“I’m speaking my mind as a state rep. and skeptical person,” Weyler said, adding he won’t step down from his position and that he looks to “sources other than the CDC” for information about the safety of vaccines.

  18. The influence of the early years. I just saw an interview with the German guy Hasselmann who won the Nobel Prize in Physics this year. Watching and listening him it was hard to believe he was born in 1931 and he had a decidedly English accent. He attended primary and secondary school in England and returned to Germany in 1949 but the accent remained. A sharper ear would identify exactly where in England the accent is from.

  19. Good morning Dawn Patrollers

    Bevan Shields tells us that Prince Charles has used a rare foray into domestic politics to urge Scott Morrison to attend the Glasgow climate summit, warning the talks are a “last chance saloon” to avoid global “catastrophe”.
    Paul Bongiorno reckons hot air and slogans are masking a government that is falling apart.
    Katherine Murphy looks at the latest Essential poll that shows most Australians want Morrison to set a higher emissions reduction target.
    Retired judge, Stephen Charles, argues that a strong federal integrity commission requires public hearings.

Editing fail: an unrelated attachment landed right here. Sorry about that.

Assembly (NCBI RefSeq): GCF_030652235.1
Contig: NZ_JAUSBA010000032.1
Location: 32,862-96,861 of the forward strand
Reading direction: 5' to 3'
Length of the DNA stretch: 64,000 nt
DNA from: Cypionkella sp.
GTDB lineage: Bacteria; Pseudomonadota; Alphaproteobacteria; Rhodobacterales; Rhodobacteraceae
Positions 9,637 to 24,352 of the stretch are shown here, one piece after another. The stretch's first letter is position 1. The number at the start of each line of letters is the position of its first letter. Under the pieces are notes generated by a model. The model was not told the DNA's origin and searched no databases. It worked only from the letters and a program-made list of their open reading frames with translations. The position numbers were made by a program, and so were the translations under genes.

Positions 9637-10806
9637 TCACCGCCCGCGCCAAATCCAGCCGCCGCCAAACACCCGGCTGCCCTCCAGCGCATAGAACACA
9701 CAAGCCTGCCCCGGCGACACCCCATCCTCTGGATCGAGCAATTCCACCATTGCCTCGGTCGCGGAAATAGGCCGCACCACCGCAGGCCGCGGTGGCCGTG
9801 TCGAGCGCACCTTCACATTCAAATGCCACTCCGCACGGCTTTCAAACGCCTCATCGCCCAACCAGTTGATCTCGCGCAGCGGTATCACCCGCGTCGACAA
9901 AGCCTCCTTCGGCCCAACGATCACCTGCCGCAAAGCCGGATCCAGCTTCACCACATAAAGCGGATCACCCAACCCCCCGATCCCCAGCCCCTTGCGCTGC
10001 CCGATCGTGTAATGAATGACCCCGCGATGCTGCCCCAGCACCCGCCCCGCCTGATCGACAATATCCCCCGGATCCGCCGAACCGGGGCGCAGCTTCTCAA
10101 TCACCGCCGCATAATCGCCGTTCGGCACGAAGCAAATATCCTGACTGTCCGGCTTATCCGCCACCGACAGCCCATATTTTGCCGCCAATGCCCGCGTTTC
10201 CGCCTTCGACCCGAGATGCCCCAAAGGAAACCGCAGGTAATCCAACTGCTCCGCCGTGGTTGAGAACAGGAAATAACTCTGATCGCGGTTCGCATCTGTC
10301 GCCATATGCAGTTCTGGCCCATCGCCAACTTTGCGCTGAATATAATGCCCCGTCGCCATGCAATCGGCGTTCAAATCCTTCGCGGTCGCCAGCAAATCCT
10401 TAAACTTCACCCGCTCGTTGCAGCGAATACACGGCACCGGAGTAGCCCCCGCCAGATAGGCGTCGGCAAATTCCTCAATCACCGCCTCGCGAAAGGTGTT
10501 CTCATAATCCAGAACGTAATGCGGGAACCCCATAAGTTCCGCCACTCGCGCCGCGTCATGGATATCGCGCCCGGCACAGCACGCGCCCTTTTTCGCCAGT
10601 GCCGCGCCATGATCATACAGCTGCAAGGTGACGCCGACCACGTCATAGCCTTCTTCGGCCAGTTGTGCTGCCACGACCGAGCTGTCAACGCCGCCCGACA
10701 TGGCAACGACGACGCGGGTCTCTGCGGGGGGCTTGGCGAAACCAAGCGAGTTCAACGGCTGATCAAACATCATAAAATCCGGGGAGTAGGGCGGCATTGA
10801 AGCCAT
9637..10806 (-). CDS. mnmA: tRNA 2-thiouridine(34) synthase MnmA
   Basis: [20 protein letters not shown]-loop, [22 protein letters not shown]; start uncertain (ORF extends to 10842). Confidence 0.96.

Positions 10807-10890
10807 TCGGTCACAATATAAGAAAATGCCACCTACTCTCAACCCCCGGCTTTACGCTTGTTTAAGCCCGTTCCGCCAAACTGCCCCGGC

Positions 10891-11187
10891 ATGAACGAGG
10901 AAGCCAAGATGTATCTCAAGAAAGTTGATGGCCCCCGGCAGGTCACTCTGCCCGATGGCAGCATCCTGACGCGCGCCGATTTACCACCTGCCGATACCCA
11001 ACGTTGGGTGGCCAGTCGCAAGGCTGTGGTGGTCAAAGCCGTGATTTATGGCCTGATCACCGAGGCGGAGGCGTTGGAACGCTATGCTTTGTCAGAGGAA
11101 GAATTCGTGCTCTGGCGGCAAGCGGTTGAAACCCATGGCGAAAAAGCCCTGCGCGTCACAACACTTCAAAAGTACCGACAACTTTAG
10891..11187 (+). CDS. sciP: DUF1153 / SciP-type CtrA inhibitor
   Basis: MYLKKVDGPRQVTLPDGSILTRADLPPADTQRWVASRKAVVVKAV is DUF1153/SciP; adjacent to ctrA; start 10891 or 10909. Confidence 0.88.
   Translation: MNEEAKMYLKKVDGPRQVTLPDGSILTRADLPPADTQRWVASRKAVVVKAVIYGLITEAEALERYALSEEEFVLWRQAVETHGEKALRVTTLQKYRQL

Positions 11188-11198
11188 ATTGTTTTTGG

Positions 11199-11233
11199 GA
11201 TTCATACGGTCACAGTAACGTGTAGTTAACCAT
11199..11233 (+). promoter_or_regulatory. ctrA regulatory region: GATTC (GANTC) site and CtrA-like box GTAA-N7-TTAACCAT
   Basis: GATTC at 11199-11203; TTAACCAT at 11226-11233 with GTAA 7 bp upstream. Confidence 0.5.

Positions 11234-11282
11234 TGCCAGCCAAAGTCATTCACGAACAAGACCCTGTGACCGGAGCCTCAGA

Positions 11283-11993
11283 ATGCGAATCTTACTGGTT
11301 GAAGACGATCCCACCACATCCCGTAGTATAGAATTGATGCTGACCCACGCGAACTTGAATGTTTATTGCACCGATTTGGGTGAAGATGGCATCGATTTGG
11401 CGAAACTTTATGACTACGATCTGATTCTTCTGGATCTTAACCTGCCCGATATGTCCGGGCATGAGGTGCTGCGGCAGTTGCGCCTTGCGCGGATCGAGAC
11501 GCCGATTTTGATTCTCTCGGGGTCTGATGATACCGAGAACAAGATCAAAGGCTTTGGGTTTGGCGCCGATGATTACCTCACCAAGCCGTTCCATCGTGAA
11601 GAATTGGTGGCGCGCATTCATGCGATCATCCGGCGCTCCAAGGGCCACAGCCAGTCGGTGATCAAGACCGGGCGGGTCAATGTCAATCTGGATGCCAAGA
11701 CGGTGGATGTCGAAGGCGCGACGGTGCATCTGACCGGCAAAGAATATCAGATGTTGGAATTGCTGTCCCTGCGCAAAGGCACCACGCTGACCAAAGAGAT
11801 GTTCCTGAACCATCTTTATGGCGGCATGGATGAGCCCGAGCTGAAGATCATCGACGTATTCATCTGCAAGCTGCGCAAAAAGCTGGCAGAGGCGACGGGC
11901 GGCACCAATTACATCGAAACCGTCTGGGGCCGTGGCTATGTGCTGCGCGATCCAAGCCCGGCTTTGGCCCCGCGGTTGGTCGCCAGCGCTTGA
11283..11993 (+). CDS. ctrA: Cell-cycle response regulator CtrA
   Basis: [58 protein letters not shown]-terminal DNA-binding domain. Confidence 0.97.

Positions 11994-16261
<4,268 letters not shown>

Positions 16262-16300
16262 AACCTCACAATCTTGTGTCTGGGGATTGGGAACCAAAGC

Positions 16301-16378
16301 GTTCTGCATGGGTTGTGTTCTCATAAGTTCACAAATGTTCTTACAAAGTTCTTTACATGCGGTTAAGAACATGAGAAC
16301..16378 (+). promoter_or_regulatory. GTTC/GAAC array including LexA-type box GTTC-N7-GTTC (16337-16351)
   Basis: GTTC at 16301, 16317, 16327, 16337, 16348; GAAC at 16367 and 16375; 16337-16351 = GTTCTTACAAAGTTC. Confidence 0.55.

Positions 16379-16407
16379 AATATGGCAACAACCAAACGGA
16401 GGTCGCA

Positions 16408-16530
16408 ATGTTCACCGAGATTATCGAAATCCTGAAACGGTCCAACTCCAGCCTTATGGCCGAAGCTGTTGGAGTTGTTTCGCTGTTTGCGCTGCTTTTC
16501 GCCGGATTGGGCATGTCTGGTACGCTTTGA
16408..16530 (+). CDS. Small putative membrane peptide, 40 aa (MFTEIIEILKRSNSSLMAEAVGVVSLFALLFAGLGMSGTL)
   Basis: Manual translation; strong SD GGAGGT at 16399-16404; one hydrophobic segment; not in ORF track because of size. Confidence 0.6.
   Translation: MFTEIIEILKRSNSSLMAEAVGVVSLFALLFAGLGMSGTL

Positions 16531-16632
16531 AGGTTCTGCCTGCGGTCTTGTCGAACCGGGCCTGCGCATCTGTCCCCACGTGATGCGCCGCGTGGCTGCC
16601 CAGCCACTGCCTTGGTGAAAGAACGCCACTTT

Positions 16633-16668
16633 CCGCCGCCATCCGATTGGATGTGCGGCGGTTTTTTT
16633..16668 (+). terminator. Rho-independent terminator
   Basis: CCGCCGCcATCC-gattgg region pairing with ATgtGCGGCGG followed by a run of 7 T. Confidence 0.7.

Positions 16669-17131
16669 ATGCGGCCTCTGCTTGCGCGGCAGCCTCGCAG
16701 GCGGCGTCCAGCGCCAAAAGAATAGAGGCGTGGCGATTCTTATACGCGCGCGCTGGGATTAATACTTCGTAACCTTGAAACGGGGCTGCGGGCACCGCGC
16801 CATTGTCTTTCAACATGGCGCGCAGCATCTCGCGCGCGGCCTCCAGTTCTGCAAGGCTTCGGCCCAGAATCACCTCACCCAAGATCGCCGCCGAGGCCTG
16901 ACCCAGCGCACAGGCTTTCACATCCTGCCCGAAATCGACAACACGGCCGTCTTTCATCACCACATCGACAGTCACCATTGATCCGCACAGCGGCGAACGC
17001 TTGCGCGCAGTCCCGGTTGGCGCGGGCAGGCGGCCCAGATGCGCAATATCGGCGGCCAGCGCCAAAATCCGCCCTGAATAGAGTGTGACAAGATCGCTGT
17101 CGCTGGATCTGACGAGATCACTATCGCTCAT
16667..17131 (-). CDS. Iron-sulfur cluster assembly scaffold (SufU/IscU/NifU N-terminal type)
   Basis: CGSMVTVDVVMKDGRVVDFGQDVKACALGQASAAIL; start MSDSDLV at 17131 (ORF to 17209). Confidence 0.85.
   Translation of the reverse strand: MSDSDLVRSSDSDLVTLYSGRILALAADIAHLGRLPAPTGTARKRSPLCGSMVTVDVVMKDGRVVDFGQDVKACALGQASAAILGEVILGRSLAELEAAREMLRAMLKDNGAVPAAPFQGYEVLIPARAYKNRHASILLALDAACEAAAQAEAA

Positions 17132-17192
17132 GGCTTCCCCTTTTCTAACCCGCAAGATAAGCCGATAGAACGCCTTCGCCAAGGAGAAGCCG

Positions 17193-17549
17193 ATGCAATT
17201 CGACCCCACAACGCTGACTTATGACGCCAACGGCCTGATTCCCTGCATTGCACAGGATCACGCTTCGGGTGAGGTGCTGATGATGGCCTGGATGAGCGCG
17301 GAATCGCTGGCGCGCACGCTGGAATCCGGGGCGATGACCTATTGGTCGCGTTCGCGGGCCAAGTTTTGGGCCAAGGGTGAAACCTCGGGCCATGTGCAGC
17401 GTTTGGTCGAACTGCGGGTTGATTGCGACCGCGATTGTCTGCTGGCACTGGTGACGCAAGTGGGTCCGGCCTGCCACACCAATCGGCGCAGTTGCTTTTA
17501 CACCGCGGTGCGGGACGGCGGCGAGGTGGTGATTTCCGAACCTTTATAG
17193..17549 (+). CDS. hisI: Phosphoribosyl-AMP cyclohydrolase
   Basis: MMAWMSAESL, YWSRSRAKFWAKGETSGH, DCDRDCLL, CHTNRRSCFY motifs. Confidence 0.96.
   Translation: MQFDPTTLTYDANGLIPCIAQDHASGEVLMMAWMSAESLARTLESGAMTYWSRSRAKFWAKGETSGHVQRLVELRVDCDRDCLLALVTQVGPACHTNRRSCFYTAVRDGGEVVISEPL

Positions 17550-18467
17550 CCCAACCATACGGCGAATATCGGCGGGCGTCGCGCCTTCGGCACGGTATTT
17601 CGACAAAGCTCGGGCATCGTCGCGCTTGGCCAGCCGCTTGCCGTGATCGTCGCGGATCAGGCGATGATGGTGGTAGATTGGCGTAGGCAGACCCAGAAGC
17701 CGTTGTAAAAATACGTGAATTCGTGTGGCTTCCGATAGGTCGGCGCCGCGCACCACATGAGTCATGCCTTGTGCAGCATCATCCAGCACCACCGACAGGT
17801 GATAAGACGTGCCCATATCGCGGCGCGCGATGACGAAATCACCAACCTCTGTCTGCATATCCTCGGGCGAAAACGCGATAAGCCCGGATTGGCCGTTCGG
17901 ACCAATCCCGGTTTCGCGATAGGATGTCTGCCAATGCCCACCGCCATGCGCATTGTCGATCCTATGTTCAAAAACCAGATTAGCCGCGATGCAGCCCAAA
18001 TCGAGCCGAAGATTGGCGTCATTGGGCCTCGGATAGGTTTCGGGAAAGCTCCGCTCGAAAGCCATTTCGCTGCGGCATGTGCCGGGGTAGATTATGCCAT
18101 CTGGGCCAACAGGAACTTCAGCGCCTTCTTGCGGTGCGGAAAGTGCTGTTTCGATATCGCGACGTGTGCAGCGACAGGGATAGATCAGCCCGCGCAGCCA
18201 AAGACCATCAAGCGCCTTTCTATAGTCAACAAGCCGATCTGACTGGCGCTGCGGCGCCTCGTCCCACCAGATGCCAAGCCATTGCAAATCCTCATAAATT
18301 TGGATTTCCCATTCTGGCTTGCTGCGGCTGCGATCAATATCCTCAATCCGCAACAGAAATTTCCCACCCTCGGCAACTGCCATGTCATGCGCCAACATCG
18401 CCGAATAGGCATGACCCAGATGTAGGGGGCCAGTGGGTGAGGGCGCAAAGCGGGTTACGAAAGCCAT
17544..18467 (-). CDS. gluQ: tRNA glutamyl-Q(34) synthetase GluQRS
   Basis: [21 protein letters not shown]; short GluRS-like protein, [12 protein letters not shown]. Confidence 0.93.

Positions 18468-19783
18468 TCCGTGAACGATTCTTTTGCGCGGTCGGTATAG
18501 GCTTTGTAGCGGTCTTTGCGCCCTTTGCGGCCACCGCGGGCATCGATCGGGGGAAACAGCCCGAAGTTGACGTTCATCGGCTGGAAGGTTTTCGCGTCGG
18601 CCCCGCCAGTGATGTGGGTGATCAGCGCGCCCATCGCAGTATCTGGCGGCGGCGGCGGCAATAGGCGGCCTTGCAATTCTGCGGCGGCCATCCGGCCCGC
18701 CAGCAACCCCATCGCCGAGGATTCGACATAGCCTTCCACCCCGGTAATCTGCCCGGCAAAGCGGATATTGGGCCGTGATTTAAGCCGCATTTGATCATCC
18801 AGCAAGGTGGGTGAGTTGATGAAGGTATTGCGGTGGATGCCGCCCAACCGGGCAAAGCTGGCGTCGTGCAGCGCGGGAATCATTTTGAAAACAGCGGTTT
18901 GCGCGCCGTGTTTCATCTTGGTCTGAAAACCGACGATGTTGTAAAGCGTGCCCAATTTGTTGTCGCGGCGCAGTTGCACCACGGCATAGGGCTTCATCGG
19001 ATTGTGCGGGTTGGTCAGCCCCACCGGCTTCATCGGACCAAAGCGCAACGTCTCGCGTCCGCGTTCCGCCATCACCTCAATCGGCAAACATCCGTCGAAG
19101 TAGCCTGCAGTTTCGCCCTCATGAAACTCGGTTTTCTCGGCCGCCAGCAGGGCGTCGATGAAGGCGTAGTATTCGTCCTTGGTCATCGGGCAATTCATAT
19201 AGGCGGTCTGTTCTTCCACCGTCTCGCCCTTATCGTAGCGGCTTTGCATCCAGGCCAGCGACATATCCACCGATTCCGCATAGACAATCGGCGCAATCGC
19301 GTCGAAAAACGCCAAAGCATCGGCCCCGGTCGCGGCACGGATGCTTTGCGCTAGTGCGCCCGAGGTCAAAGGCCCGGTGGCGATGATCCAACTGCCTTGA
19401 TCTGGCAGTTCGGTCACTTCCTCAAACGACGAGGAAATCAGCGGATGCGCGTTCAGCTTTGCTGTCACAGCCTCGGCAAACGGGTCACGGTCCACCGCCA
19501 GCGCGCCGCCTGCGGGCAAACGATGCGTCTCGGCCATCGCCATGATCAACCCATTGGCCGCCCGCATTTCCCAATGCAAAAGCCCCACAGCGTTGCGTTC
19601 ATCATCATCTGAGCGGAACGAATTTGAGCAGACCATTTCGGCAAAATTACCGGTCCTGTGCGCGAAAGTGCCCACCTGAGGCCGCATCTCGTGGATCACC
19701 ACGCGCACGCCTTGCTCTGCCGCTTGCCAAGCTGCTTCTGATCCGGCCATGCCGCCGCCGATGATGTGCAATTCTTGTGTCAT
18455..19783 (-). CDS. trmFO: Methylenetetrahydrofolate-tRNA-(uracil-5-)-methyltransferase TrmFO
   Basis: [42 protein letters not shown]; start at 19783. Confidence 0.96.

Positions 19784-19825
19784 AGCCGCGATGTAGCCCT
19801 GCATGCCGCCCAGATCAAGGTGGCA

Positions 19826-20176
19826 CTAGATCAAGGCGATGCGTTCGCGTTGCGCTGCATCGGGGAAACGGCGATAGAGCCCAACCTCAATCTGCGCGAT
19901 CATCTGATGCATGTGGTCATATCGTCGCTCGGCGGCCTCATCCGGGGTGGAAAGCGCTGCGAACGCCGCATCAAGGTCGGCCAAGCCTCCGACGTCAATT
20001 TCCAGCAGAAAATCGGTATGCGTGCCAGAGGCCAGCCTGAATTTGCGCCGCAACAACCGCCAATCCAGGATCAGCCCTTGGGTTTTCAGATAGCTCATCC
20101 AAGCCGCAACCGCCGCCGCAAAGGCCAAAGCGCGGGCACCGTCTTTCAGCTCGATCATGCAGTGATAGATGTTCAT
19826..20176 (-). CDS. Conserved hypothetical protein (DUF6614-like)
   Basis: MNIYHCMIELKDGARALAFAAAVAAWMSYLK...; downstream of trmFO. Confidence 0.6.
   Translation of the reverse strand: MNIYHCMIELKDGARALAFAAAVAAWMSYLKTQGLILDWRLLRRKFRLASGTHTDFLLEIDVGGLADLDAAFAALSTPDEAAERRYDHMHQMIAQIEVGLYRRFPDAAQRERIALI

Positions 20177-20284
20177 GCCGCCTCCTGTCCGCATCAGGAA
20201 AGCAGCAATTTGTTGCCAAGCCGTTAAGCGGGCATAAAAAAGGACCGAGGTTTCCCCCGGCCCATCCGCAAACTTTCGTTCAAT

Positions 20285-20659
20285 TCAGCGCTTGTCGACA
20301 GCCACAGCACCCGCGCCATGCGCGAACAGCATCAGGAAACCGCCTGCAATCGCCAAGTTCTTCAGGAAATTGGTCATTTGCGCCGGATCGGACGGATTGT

Nationals leader Barnaby Joyce has cleared the way for a deal on climate change after a party room meeting backed his stance in talks with Prime Minister Scott Morrison on whether to cut carbon emissions to net zero by 2050, reports David Crowe.
    And Crowe says that Rupert Murdoch’s critics were savage after his newspapers staged a spectacular backflip on climate change, but while for some it ignited fury, it is vindication.
    Scott Morrison has expressed confidence he will reach agreement with the Nationals on climate change policy amid growing speculation a healthy majority of members of the junior Coalition party are open to a deal, says Phil Coorey.
    Katina Curtis writes that Barnaby Joyce says he doesn’t care if the latest round of a regional grants program that disproportionately funnelled money to Coalition seats is labelled pork-barrelling. He has also boosted the amount of taxpayer money going to community organisations and regional councils, announcing $300 million of grants rather than the $207 million budgeted a year ago.